Friday, October 11, 2013

Trick or Treat Safety


Motorists traveling on Halloween night should remember that children are everywhere: streets, sidewalks, crosswalks and parking lots. You will need to be on the highest alert while driving. Many of the costumes children wear are dark and difficult to see, be sure to have your headlights on. Slow down if you see leaves on the ground, you never know where children may be hiding. Be alert at all times and please drive with caution.


  • Children under the age of 12 should be accompanied by an adult.
  • Know the route your children will be taking if you are not going with them.
  • Set a curfew for children who are not being supervised by an adult.
  • Explain to children the difference between tricks and vandalism.
  • Safety is in numbers, older children should stay together in groups.
  • Assure your child is not tempted to eat their "unchecked" treats. Provide them with a good meal before they go out and give them some treats from home to place in their pockets.
  • Be careful about homemade treats or damaged wrappers.
  • Costumes should be of bright material, visible in the dark or have reflective tape.
  • Consider using face paint, masks can hinder a child's visibility.
  • If they do wear a mask, make sure it fits securely to allow good visibility.
  • Wear a well fitted costume. Loose costumes may cause the child to trip and fall.
  • Tape child's name, address and telephone number to inside of costume.
  • Do not allow sharp instruments to be used in costuming.
  • Carry a flash light.
  • Walk on a sidewalk. If a sidewalk is not available, walk on the left side of the road facing traffic.
  • Avoid taking shortcuts across backyards or alleys.
  • Stop at curbs.
  • Look left, right and left again before crossing a street at a crosswalk or corner.
  • Walk on well light streets.
  • Obey all traffic signals and rules of the road.
  • Trick-or-treat in well known neighborhoods.
  • Carry emergency change to make a telephone call if needed.
  • Approach only homes that have their front porch light on.
  • Accept treats only at the front door. Never enter the home of a stranger.
  • Never eat treats before getting home. Allow your parents to inspect all candy first.
  • Prepare for trick-or-treaters by lighting the house well.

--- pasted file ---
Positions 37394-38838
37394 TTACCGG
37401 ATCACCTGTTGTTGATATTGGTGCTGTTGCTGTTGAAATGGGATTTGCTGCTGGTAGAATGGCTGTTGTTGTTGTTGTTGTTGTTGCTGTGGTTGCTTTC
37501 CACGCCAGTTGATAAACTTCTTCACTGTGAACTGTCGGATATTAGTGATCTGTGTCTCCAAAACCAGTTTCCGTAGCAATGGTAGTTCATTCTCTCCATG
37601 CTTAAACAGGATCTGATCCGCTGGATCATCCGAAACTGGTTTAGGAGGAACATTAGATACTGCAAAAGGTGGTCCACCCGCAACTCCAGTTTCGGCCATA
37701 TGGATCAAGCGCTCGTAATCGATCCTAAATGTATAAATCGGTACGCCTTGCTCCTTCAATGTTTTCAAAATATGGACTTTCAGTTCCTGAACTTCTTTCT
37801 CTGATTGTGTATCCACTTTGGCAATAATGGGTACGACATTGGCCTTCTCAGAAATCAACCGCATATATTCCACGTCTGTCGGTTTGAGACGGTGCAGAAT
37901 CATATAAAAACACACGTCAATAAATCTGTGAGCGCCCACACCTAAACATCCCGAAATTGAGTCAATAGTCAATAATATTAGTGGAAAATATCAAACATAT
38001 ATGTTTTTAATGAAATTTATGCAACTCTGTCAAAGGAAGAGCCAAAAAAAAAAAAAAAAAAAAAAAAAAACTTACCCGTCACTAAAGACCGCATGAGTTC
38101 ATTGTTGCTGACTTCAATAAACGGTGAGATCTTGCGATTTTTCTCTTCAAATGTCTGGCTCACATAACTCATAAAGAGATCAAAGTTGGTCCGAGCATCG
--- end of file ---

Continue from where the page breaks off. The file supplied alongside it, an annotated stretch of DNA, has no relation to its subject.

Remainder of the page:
• Restrain dogs and other animals.
  • Remove obstacles from the front yard.
  • Give individually wrapped candy or treats.

Wednesday, October 9, 2013

Top 5 Halloween Home Security and Safety Tips

Halloween is almost here, and kids and adults everywhere are starting to get into the holiday spirit. It’s easy to get caught up in the excitement surrounding Halloween, but it’s important to remember that there are some very real home security concerns for this holiday. Since many adults wear costumes in public and hand out candy, you may not realize when the stranger you are speaking to is actually a criminal scouting out your neighborhood. On Halloween we open our doors constantly, which is another security risk. Here are a few security tips to keep your Halloween safe and happy.
     1.  Don’t post your Halloween plans on Twitter, Facebook, or anywhere else. If the whole world knows you are going to a party, it means your house will be empty, and an easy target. If you are hosting a big party, it gives someone the opportunity to put on a costume, casually walk into your house, and rob you and you’d never be able to identify the thief.
     2. Leave your lights on. If you do plan to be away from home on Halloween night, leave interior and exterior lights on. Mischief makers love darkness, and the light will be a good deterrent.
     3.  Use caution before opening the door. Your doorbell will ring frequently, and criminals know that most homeowners let their guard down. If the people at the door seem suspicious, don’t open it. You also shouldn’t let anyone inside your home, unless you know the person well.
      4.  Keep pets away from the front door. The constant ringing of the doorbell, visitors, costumes and excitement can make your dog or cat anxious, or allow them to run away. Keep them safe and protected in another area of the house.
     5.  Don’t use real candles or fire in any Halloween decorations. Costumes and d├ęcor is very flammable, and fire is never something to play around with. Use LED lights or flameless candles in your pumpkins and decorations to keep your holiday safe and happy.

  Here’s a final tip that can help make your community’s celebration a safe one. Installing a home alarm system is always a good idea, but you can also prevent crime and mayhem before it happens. Every neighborhood watch group should have extra patrols in the neighborhood on Halloween night to deter teenagers from pulling pranks on neighbors, and to keep burglars at bay. If your friends or family live in a community without a watch group, groups neighbors can walk or drive around and patrol the community themselves. Even the appearance of foot and car traffic on this night will keep homeowners and renters safe.

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